How to remove DC jack and solder wire directly onto pcb.

Thread Starter

roberthein

Joined Apr 24, 2020
19
Hi guys,

So my son and i made a little digital clock, but would like to remove the DC power jack pcb mount and instead solder wire directly to the back of the board because of the design we have in mind, the plug is in the way.
220C0B55-6102-4C4E-B8BE-28ACD87228F5.jpeg09CF72E0-685A-490C-B11F-85D975041D4D.jpeg

I did try myself, but it did not work. I connected the positive to the middle and the black to the right (outer)

Im no pro so its learning by doing, but im afraid to fry the board.

Thank you
 
Last edited:

Irving

Joined Jan 30, 2016
797
On the basis of that picture i'd say you were correct. Did you measure the voltage across those pins when running on the plug to verify voltages? and then measure again afterwards on the other supply?
 

Thread Starter

roberthein

Joined Apr 24, 2020
19
On the basis of that picture i'd say you were correct. Did you measure the voltage across those pins when running on the plug to verify voltages? and then measure again afterwards on the other supply?
Thanks for you reply, let me make a video, because i not sure if i use this multimeter correct..
 

Thread Starter

roberthein

Joined Apr 24, 2020
19
On the basis of that picture i'd say you were correct. Did you measure the voltage across those pins when running on the plug to verify voltages? and then measure again afterwards on the other supply?
It working after i used the inner pad for negative. Thanks for helping me, i thought i was on the right track but scared to burn it thank you

image.jpg
 

jpanhalt

Joined Jan 18, 2008
9,718
This is my understanding. Green = solder spots

1591869046555.png

You assumed the outer two contacts were connected, as they may have been on the socket. But they are not connected on the board. So solder your wires positive to center and negative to the other spot furthest from the edge.

Edit: I see you came to the same solution while I was drawing and typing.
 

Irving

Joined Jan 30, 2016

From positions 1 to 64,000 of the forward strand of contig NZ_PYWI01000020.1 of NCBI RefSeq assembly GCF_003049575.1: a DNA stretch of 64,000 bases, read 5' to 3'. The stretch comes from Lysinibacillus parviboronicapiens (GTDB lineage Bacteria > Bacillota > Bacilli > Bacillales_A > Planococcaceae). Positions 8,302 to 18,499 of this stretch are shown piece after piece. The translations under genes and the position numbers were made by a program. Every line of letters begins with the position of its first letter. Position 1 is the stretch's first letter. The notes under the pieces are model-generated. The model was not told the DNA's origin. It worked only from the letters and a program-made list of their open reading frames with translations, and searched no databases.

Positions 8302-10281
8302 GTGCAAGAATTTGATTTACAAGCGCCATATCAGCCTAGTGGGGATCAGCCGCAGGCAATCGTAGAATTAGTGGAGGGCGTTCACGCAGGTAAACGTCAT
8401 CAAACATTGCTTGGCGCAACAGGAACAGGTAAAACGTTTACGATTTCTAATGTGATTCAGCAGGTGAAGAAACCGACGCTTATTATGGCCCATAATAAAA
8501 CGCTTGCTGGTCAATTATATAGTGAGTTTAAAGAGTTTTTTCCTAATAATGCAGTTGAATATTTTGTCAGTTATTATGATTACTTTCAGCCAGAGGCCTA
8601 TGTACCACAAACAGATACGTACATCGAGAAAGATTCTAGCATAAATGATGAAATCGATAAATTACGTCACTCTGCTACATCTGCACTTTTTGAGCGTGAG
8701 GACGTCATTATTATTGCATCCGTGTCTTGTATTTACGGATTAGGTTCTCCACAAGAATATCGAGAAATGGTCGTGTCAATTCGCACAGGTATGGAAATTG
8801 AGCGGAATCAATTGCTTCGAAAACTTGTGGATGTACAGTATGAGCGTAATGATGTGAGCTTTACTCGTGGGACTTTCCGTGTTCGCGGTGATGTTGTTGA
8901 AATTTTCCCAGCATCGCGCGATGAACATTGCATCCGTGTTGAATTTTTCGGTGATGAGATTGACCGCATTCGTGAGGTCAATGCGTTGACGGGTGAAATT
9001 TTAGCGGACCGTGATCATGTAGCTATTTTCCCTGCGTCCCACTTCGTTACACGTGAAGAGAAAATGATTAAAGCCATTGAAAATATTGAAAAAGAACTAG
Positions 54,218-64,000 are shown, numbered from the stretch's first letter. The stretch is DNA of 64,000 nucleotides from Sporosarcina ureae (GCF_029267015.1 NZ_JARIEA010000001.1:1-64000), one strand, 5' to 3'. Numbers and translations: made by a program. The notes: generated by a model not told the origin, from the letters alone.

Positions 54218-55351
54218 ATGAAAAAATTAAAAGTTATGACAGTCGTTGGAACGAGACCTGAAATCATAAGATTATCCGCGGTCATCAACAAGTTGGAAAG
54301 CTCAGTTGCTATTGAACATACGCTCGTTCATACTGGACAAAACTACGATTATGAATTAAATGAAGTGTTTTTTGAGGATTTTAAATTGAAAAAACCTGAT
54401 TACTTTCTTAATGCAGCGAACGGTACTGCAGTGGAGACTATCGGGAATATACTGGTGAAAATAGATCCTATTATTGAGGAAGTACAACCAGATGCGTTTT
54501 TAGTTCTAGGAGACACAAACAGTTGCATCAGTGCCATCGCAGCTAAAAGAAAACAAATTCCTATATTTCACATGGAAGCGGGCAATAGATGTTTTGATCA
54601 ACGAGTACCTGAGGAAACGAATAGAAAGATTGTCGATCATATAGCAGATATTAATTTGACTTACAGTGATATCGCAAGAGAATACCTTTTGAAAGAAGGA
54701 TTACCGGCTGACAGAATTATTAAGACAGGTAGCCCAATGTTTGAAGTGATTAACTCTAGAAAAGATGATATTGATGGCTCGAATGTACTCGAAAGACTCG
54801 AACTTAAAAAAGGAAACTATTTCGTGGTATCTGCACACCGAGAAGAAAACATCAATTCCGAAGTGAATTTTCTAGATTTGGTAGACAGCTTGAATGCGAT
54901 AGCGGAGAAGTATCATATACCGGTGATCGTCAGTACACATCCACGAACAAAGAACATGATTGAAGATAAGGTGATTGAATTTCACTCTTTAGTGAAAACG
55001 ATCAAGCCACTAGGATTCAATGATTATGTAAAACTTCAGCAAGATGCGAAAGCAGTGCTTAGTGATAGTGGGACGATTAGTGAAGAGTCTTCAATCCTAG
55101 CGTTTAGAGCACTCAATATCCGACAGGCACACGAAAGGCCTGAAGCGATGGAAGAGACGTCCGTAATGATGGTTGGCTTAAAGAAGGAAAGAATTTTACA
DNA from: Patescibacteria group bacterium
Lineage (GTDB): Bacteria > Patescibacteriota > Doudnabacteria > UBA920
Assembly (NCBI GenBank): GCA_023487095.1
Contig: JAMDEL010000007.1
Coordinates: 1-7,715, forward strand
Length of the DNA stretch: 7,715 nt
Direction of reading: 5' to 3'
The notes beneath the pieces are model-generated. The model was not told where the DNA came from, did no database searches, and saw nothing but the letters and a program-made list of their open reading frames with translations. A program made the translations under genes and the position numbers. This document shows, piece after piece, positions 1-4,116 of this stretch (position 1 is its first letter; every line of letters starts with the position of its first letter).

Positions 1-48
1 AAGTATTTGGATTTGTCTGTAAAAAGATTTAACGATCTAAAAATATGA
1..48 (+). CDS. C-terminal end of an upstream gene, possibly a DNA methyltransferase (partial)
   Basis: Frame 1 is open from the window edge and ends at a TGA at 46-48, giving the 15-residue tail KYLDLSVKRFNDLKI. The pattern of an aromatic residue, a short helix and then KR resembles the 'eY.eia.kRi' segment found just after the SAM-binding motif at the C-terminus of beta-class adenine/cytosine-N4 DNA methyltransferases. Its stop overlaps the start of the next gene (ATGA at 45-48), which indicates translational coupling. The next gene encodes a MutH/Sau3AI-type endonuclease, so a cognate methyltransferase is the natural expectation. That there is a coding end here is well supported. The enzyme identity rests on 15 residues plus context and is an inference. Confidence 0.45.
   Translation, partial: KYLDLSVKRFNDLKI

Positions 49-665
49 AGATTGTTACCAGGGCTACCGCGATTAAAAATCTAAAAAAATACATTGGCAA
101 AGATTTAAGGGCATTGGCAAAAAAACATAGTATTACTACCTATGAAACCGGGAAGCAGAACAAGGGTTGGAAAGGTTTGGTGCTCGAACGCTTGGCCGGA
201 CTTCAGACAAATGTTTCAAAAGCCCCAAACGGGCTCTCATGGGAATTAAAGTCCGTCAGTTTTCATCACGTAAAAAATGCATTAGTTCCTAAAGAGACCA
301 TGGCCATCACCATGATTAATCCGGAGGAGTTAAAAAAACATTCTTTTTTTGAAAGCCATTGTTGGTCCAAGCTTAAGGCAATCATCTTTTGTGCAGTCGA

797
Yep, measurement always beats guesswork!

Though looking at the PCB traces it does look like both sides are joined together (which is common practice), there's nothing obvious on the top side of the board to suggest otherwise. Anyway, sorted!
 

Thread Starter

roberthein

Joined Apr 24, 2020
19
This is my understanding. Green = solder spots

View attachment 209417

You assumed the outer two contacts were connected, as they may have been on the socket. But they are not connected on the board. So solder your wires positive to center and negative to the other spot furthest from the edge.

Edit: I see you came to the same solution while I was drawing and typing.
Yes, once i head i was on the right track, i figured it out after measure. for the illustration, do you know why they have a 3rd that has no contact?
 

MrChips

Joined Oct 2, 2009
21,329
Power and audio jacks often come with three contacts. The third contact is often a NC (normally closed switch).

As an audio jack, inserting earphones or headphones into the jack breaks the connection to the internal loudspeaker.
As a power jack, inserting an external power adapter breaks the connection to internal batteries.

Hope this helps.
 

Thread Starter

roberthein

Joined Apr 24, 2020
19
Power and audio jacks often come with three contacts. The third contact is often a NC (normally closed switch).

As an audio jack, inserting earphones or headphones into the jack breaks the connection to the internal loudspeaker.
As a power jack, inserting an external power adapter breaks the connection to internal batteries.

Hope this helps.
Thanks for explaining, i ask because i have this other plug , for a small usb speaker, and it also has 3 legs, and could not figure out how to connect it but i guess its the same case, one will not be used then

7802B0B3-747E-417C-A978-F8F2F0F67FF2.jpeg58FB1AFA-9EDC-4B60-997E-3551D609AD73.jpeg
 
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